Climate change and a lack of significant improvement in technology may lead to fall in global crop yield, forcing production to move to new areas, a study today warned.
With a worldwide population projected to top nine billion in next 30 years, the amount of food produced globally will need to double.
The study by a team of researchers led by UK’s University of Birmingham showed that much of the land currently used to grow wheat, maize and rice is vulnerable to climate change.
This could lead to a major drop in productivity of these areas by 2050, along with a corresponding increase in potential productivity of many previously-unused areas – a major shift in the map of global food production.
The study, published in Nature Communications, used a new approach combining standard climate change models with maximum land productivity data, to predict how the potential productivity of cropland is likely to change over the next 50-100 years as a result of climate change.
The results show that: Nearly half of all maize produced in the world (43 per cent), and a third of all wheat and rice (33 per cent and 37 per cent respectively), is grown in areas vulnerable to the effects of climate change.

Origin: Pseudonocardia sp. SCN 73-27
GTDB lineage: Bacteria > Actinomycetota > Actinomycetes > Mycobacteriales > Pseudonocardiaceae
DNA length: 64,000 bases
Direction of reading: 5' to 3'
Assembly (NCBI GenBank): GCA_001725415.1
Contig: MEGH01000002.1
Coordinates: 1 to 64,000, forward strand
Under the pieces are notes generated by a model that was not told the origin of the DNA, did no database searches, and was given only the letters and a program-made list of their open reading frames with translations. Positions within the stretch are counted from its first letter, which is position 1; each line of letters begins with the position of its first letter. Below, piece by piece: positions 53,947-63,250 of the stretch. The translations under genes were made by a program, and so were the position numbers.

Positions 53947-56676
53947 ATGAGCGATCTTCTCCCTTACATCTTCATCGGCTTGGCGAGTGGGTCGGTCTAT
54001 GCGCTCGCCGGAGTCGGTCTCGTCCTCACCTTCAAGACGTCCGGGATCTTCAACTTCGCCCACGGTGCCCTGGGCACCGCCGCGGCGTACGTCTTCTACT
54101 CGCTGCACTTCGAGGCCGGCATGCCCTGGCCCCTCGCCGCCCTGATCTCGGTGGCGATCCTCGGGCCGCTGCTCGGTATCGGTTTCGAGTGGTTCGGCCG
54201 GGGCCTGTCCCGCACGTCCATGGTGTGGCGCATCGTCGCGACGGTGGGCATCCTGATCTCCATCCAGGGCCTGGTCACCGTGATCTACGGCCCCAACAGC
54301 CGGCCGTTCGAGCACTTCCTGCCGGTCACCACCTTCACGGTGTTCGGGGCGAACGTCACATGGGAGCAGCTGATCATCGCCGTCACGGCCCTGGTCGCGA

Croplands in tropical areas, including Sub-Saharan Africa, South America and the Eastern US, are likely to experience the most drastic reductions in their potential to grow these crops.
Croplands in temperate areas, including western and central Russia and central Canada, are likely to experience an increase in yield potential, leading to many new opportunities for agriculture.
While the effects of climate change are usually expected to be greatest in the world’s poorest areas, this study suggested that developed countries may be equally affected.
Highly-developed countries already have a very small yield gap, so the negative effects of climate change on potential yield are likely to be felt more acutely in these areas.
“Our model shows that on many areas of land currently used to grow crops, the potential to improve yields is greatly decreased as a result of the effects of climate change,” said lead researcher and the university’s academic Tom Pugh.
“But it raises an interesting opportunity for some countries in temperate areas, where the suitability of climate to grow these major crops is likely to increase over the same time period,” Pugh said.
The political, social and cultural effects of these major changes to the distribution of global cropland would be profound, as currently productive regions become net importers and vice versa.